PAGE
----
from lumicycle team mates for the weekend. First I ventured to see Scott the manager of SRAM UK to get my world cup brakes replaced , which I then collected at 9.30pm! . Morning broke with the sound of excitement I ventured back the areana to collect some schwalble tyres in the form of racing Ralph 2.1 29er from Tim my sponsor the some r4 and gels from Chris at Accelerade .
12pm the first rider was off he came 10th in the run which gave us a great start. Then two more, my turn next, and I was off wheel spinning everywhere the ground was soaked some sections were easier to run at, some ride like sprinting the flat sections, good thing I had my Oakley jawbones so no mud got to my contacts, 30 min to the bridge section before crossing the road, the other side was worse with trecherrous conditions, like a bad Glastonbury event then try n ride trough it, finally the downhill which I flew on being chased by shop team mate dan who was also selected to ride in a diff team with Scott. I chased him to the finish 1hr 11 min . 3am was challenging with heavy rain n rivers to ride through. On the last lap I was flying quite well while other struggled I passing 3 RAF teams n ARMY I ran where I could as it was faster later to find out I could not use inner ring as a stone jammed in it. for us putting us 1st vets 3rd sport
British Cycling Report
The weather played a decisive role as the 2012 Mountain Mayhem 24hr race turned into a mud drenched fight for survival. Billed as the UKs largest and most prestigious 24hr race, Mountain Mayhem has occasionally been derided for having few mountains and little mayhem. Not so this year as heavy rain in the preceding weeks turned the grassy course into a muddy wallow under hundreds of tyres.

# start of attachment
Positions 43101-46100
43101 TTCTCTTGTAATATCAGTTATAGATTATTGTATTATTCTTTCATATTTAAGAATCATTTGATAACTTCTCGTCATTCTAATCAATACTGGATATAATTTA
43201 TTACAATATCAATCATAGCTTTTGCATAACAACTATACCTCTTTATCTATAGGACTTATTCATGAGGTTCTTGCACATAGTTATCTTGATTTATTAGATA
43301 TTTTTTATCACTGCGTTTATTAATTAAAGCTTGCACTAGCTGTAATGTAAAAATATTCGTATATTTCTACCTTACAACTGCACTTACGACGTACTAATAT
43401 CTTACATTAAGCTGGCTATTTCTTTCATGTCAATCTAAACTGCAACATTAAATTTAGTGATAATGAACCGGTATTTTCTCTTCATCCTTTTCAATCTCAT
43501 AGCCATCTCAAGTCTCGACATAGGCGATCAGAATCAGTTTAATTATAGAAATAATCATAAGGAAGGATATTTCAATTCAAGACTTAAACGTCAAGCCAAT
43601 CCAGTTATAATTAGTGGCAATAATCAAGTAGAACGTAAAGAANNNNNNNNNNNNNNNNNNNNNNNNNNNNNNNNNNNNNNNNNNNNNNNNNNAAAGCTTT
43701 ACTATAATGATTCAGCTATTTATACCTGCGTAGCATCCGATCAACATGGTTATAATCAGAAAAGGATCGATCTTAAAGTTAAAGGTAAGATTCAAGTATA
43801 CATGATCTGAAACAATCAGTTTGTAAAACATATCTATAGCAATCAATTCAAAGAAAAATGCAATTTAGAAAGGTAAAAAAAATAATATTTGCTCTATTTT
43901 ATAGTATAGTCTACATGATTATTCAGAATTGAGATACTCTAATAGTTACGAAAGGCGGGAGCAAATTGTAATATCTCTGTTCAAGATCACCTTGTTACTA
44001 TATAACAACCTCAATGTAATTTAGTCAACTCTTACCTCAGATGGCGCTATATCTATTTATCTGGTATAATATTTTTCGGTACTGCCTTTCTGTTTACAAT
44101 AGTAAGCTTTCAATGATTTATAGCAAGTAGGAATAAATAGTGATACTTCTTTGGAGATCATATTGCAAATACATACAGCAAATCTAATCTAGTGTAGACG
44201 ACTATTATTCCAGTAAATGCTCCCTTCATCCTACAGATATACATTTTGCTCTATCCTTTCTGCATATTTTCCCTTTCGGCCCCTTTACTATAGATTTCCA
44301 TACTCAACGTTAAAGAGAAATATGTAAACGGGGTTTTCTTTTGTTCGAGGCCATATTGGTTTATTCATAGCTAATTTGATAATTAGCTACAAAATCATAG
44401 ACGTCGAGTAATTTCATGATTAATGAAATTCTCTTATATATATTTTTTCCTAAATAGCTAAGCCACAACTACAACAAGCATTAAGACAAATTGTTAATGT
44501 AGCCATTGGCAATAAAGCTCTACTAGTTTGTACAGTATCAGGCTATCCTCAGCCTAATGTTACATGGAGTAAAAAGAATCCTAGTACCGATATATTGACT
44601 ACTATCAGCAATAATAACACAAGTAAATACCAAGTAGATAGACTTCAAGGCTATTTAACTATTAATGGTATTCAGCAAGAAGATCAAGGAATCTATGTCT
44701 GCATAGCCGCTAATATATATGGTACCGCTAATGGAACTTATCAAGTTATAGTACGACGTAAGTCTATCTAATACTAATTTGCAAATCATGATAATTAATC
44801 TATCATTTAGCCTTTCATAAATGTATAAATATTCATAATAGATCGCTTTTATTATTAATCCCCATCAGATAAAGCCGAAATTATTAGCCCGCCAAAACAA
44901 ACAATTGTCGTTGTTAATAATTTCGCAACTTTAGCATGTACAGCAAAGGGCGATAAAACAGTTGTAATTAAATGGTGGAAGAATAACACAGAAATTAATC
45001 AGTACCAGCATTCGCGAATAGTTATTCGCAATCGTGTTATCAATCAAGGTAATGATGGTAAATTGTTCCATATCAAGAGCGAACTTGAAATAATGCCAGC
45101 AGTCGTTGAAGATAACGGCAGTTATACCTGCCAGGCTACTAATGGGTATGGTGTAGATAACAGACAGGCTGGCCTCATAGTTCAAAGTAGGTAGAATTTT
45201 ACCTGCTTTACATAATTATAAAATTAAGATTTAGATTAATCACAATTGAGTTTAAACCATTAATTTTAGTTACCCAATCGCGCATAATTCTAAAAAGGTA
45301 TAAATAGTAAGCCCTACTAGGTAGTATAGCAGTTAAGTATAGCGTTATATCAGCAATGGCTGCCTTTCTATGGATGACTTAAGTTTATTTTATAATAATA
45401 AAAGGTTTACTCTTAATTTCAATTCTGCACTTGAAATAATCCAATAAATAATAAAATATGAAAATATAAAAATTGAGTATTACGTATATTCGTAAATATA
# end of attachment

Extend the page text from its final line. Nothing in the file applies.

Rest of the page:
The Mayhem always attracts a wide variety of different types of racers and this year was no exception. Team Scott and Hope Factory Racing were both fielding strong teams in the Expert Mens category, the evergreen Nick Craig and Paul Oldham both featuring, against equally strong squads from Hargroves Cycles and the sponsors, Wiggle Exposure. alongside these top class racers was a mass of weekend racers, recreational mountain bikers and have a go heroes, all wanting to cut that 24hr notch on their racing posts.
In the first lap the division was clear with the top racers attacking the run, led out by an RAF rider, whilst the majority jogged, sauntered or walked. After collecting their bikes, the expert riders took on a tough and testing course featuring long dragging climbs and steep, and occasionally twisting, descents. Despite leading out the run, the RAF team was unable to hold onto their advantage and it was the familar kit of Scott, Hope and Hargroves who led the first lap. After this it was always difficult to tell exactly who was leading without consulting the big screen, arduously put into position through the mud on Friday, or the small screens in the catering tent.
As the endless tyres churned the soaking course into mud, the race for all but the most competitive teams turned into a battle for survival against the elements. Survival for tired bodies and tested bikes as numerous bikes came back to the arena without chains or mechs, so completely clogged with mud that their numbers and even makes were indistinguishable, their riders equally blackened.
As night fell, the promised rain came, obscuring Eastnor Castle towering over the big screen and further soaking the churned up ground. Still working as well oiled teams, Hope Factory Racing and Scott continued to churn out the laps. Hargrove however, suffered and fell down the rankings to be replaced by Wiggle-Exposure. They weren't the only ones struggling. In the solo mens category, Dave Powell (Team JMC.it, on the podium for the last two years decided that enough was enough and retired, leaving Mark Spratt to take the lead and the eventual win.
As dawn arrived, Hope had a enough of a lead to ensure victory and there were no major surprises for the top teams in the final hours, except the weather which, after two days of soaking rain, turned out glorious, drying out soaking tents and equipment and making the task of moving hundreds of bogged down cars off the once green and pleasant site.